Good Work

About five years ago, I read a very interesting book called
Good Work. It is very dense with a lot of information but it was very clear in its premise. We are happiest when the work we do aligns with our personal ethics.

in this book, the authors examined two groups of people who chose a vocation because they wanted to help others and to change the world: geneticists and journalists.

Many people entered each field for noble reasons. But only the scientists were happy with their choice, while many of the reporters were not. The book indicated that this was because the needs of the industry they chose did not match their personal viewpoints.

The geneticists were pretty happy with their jobs. Journalists were not.

The book indicated that newspapers exist to sell advertising. Advertising is what pays the bills. But this is often at odds with the reasons many journalists enter that profession.

Many reporters who really wanted to provide vital information were often held back while those who helped sell newspapers were rewarded.

Well, it looks like Web 2.0 approaches are providing an outlet for journalists to earn a living while staying close to their own personal ethics – by going directly to the community. is devoted to providing journalists an alternate way to get paid.

And here is a recent post describing some of the things a journalist would have to do to get community funding for reporting.

Ten Tips For Journalists to Fundraise Money:
[Via Spot.Us – Community Funded Reporting]

I’ll admit it, sometimes when nobody is looking I’ll watch a late night infomercial. These people are fascinating to watch. They are master salespeople.

I realize the idea of a journalist fundraising money for their work is new. Normally it’s a duty we’d hand off to the advertising/marketing people and stick to creating content. But “the times they are-a changing” and so is the job description. There is a reason why freelance journalists have to write a “pitch.” They are selling their services. Normally we sell to high-end repeat customers (editors) because they have a freelance budget. But Spot.Us believes that journalists should pitch the public and that if members of the public band together they too can have a freelance budget.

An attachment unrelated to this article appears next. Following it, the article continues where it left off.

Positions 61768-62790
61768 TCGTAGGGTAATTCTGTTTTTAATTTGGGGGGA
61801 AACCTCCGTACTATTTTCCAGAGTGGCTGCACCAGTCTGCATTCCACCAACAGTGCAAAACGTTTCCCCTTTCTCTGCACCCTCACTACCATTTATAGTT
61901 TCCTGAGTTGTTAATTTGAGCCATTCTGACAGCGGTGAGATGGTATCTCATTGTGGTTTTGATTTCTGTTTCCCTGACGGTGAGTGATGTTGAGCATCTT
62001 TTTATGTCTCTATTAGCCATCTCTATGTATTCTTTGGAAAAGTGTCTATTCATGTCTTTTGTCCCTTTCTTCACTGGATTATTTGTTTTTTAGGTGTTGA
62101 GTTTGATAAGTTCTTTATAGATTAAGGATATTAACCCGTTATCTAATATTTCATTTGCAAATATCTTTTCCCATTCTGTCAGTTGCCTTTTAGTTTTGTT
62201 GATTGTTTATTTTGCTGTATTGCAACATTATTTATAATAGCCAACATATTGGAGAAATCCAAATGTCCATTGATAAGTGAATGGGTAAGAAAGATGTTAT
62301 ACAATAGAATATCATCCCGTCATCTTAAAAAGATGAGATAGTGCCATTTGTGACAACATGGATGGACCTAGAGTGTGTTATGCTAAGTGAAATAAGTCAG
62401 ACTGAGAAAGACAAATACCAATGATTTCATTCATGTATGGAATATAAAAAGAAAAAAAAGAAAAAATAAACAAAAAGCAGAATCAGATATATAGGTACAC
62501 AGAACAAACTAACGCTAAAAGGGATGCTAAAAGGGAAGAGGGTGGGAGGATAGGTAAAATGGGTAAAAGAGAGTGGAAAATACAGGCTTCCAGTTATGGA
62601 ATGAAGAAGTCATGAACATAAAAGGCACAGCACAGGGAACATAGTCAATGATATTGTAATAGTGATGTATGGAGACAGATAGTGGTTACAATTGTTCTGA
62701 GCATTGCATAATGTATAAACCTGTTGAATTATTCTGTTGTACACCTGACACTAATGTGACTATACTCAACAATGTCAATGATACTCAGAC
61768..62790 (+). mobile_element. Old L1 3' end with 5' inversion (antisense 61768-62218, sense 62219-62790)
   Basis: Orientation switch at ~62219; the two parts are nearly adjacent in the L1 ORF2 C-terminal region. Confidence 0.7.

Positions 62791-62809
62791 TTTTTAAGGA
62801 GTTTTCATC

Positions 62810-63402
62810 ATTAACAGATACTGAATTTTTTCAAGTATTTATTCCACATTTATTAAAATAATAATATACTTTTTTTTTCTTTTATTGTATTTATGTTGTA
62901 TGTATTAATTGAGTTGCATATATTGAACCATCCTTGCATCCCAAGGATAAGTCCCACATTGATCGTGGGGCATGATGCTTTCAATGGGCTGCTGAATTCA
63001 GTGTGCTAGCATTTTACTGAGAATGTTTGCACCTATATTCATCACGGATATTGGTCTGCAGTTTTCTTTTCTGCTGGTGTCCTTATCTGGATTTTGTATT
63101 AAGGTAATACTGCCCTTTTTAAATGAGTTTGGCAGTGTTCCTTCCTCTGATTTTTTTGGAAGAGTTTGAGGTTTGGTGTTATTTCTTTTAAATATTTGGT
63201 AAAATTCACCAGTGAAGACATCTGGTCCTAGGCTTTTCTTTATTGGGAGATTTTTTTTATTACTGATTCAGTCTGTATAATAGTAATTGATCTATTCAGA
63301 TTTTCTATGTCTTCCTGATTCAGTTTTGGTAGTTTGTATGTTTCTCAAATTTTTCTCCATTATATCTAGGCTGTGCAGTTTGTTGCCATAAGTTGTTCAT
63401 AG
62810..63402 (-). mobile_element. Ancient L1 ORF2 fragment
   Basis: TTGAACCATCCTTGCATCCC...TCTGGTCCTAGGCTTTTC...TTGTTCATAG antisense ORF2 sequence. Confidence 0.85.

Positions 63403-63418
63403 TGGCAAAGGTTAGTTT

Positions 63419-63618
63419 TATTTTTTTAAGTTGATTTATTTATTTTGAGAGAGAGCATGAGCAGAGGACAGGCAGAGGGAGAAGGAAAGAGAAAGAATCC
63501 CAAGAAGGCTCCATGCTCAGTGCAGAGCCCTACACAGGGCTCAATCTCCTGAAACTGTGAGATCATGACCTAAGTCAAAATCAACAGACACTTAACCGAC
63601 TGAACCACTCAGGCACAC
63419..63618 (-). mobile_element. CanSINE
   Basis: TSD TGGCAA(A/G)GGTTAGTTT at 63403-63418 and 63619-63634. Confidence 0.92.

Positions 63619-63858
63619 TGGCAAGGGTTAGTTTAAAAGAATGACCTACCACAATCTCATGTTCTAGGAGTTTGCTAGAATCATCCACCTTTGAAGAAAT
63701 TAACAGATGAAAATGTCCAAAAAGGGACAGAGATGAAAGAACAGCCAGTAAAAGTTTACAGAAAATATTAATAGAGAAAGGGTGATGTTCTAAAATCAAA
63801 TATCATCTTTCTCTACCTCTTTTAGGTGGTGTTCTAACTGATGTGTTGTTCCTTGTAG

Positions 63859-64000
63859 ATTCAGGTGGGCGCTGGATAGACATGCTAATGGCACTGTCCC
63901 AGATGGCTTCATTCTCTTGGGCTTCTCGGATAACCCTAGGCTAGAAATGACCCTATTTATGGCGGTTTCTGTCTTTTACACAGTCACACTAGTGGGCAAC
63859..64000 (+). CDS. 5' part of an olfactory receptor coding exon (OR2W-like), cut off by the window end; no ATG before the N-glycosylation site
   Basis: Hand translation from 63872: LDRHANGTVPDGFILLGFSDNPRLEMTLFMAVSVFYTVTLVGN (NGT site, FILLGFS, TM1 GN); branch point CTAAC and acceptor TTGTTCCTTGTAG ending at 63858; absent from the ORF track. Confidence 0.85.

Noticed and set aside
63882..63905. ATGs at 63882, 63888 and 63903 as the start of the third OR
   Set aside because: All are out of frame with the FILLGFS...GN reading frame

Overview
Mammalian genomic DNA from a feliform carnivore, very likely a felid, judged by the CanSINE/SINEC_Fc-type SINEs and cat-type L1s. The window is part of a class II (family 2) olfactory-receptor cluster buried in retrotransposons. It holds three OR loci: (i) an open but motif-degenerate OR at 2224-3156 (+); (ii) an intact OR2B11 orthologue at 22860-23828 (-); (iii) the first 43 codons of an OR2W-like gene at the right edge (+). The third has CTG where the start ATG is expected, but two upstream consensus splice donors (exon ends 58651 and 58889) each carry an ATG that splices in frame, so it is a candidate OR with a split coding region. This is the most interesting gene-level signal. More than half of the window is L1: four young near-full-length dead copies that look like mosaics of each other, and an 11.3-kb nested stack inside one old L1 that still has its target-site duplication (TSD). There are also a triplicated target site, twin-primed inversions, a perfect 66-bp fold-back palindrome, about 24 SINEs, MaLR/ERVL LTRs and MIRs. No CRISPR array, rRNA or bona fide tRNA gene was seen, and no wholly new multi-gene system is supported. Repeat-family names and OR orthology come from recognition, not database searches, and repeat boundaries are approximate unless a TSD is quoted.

Rather than treat journalists fundraising as taboo, we should have a healthy discussion about the right and wrong approach. I don’t claim to know the answers, so your comments are valued.

This is something that will be worked out as they go along. I don’t think it is going to replace the mainstream media. But it is a novel approach and will heavily use Web 2.0 approaches for success.

What are the best practices? Are they different for text and video? How can journalists best explain the value of their services? I don’t claim to know the answers to these questions (so your comments are highly valued), but I do think these questions need to be tackled. If journalists are going to become more independent, they need to learn how to re-master the art of the pitch.

The list below is my own and I think will evolve over time.

10 Things to Keep in Mind To Get Community Funded Reporting

The list is actually a nice one for anyone working to earn a living by using Web 2.0 conversations. Creating a pitch. Finding the community.

The one thing the web can not duplicate is a human being. Going directly to their audience is a way that journalists can earn a living that more closely aligns with their ethics, just like recording artists and filmmakers are doing.

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